Thursday, December 08, 2011

Old Sinner: Fredric March (1954)

This one's not a movie, but an episode from the '50s anthology TV series Shower of Stars. I'd never heard of that show, but according to Wikipedia it was a companion show to CBS' Climax Mystery Theater (most famous for its episode that adapted Casino Royale with Barry Nelson as an American James Bond). Climax focused on drama; Shower of Stars on musical comedy.

The Christmas Carol episode has a fantastic cast and I can't believe it's not more popular. Fredric March (Dr. Jekyll and Mr. Hyde) plays Scrooge, Basil Rathbone (Sherlock Holmes, Son of Frankenstein, etc.) is Marley, and a very young Bonnie Franklin (One Day at a Time) is a young Cratchit. Also, the music is by Bernard Herrmann (The Day the Earth Stood Still, all the best Orson Welles and Alfred Hitchcock films).

It opens with a Victorian lamplighter igniting a gas lamp as carolers sing a Christmas song. Unfortunately - because it's quite beautiful - I can't find a YouTube clip of it, but the lyrics are:

On this darkest day of winter
Through the snowy woods we go
Gathering garland for our Christmas:
Holly, pine, and mistletoe.

We shall hang above the lintel
Mistletoe across the beam.
Holly sprigs shall brighten windows
While the steady yulefire gleams.

Here then in the silent forest-
Shapely, straight, and fair to see-
Grows the yule tree we have chosen.
This will be our Christmas tree.

As the carolers sing, they walk around a Victorian street and greet shoppers. It's a remarkable set - especially for live TV, which I assume this was - complete with a horse-drawn cart full of Christmas trees. Like I said, the song itself is lovely. It's sung by a young tenor soloist with each verse being repeated by a mixed quartet.

The carolers finish their song and move on, leaving us outside a bookstore. Inside, the bookseller shows his customer a volume and a close up of the spine reveals that it's A Christmas Carol by Charles Dickens. The book opens while a full chorus sings the theme song again and we see the credits printed on the book's first pages.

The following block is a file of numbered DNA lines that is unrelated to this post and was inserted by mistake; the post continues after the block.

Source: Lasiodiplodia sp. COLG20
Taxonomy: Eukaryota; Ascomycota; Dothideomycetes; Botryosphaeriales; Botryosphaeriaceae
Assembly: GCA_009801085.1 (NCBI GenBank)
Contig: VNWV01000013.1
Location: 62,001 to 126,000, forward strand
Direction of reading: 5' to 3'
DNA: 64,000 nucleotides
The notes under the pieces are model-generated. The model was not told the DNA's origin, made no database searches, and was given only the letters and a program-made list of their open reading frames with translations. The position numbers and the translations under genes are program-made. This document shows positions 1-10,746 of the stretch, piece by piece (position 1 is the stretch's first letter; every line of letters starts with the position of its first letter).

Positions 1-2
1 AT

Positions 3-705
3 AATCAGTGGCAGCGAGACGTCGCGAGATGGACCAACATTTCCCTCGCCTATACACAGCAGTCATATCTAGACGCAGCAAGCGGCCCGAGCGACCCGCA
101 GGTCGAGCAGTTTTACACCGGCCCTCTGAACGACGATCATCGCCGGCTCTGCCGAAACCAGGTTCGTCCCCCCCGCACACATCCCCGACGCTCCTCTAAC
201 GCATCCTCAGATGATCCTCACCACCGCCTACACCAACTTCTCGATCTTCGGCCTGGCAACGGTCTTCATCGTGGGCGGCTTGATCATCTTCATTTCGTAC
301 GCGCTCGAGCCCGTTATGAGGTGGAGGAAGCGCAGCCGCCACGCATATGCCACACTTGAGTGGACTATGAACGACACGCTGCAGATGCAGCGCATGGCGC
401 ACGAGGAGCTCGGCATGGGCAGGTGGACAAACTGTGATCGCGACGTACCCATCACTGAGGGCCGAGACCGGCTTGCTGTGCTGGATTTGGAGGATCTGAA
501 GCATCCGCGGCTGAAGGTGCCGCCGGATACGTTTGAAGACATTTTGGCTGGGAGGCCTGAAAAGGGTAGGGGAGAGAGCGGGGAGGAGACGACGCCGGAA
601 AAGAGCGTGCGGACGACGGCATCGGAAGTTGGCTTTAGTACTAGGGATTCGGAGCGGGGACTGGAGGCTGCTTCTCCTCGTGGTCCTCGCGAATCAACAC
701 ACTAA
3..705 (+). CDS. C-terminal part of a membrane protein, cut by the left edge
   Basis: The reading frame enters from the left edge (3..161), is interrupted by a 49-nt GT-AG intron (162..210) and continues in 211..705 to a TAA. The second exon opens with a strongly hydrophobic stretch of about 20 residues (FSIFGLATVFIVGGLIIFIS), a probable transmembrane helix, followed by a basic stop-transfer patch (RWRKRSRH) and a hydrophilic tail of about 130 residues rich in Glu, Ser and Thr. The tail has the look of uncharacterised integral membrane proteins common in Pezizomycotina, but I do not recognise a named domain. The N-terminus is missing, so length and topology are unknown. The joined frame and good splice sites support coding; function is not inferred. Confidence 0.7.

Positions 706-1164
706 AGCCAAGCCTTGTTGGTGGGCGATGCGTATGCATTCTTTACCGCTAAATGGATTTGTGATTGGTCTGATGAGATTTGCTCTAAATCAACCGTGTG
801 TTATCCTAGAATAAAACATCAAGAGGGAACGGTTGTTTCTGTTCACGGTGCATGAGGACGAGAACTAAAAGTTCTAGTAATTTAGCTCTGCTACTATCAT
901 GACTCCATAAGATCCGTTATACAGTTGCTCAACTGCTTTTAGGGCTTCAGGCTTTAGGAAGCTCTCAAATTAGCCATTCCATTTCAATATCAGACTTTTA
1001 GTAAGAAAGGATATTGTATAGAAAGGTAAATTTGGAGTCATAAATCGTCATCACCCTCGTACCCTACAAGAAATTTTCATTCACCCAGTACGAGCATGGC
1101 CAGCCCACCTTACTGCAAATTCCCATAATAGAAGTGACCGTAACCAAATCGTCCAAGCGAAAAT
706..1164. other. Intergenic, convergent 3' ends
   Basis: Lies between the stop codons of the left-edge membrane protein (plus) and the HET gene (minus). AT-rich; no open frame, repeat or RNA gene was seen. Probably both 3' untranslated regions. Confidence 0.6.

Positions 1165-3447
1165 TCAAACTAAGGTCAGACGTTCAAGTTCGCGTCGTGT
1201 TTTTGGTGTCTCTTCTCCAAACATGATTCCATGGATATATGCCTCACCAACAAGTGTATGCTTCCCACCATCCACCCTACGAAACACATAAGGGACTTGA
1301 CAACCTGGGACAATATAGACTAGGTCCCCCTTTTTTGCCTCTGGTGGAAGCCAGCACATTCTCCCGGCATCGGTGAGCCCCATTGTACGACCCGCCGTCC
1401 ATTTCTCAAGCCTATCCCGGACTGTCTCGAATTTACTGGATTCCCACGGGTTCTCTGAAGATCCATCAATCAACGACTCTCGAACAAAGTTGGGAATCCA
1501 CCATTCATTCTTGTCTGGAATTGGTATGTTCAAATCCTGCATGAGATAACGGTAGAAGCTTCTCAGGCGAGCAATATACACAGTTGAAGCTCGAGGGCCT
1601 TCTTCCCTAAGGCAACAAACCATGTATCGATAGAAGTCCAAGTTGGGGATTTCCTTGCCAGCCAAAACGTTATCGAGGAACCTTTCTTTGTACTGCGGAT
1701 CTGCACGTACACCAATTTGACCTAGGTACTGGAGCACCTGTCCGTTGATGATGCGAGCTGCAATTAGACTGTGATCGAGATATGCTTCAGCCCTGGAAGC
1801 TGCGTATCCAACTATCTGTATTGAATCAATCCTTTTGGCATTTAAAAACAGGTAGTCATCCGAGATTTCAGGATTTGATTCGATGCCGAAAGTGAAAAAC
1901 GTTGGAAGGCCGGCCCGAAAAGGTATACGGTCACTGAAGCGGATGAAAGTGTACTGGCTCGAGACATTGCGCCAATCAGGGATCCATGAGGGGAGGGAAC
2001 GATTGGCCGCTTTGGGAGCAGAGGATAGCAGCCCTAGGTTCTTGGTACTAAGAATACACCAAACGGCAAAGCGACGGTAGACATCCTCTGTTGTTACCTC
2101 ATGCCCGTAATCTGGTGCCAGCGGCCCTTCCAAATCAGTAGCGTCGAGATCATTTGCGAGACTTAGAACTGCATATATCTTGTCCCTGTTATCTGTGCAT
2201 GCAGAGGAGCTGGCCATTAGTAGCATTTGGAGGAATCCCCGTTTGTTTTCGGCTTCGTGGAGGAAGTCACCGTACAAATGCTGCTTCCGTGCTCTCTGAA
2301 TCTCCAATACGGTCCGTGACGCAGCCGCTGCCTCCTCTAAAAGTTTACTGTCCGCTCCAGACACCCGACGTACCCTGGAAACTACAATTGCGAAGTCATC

The song ends and the customer buys the book. When he goes outside he's approached by two gentlemen with a ledger who ask him if they can "put him down for something." He enthusiastically pledges ten pounds, "a little better than last year." They all express their mutual delight, wish each other a Merry Christmas, and part.

It's obvious who these two solicitors are and - though I like how this is all set up - it raises a weird question about continuity by putting the finished story of Scrooge's adventure in the story before the events ever take place. The bookseller must have once been visited by a traveler from the future. Probably with a robot sidekick. That's what I think anyway, making this the best Christmas Carol ever.

We follow the two gentlemen to a storefront and the light flute music changes to ominous horns as we see the name on the door: "Scrooge & Marley." Clueless, the gentlemen check their ledger to make sure they have the right place and go inside.

Since Shower of Stars was only an hour long - including commercials - cutting out any introduction to Scrooge is an economical way of getting the story moving. The abrupt brass music is our first - and so far, only - clue that something's not right about this place. We'll have to wait until we go inside to learn why and find out anything about the old sinner who works here.

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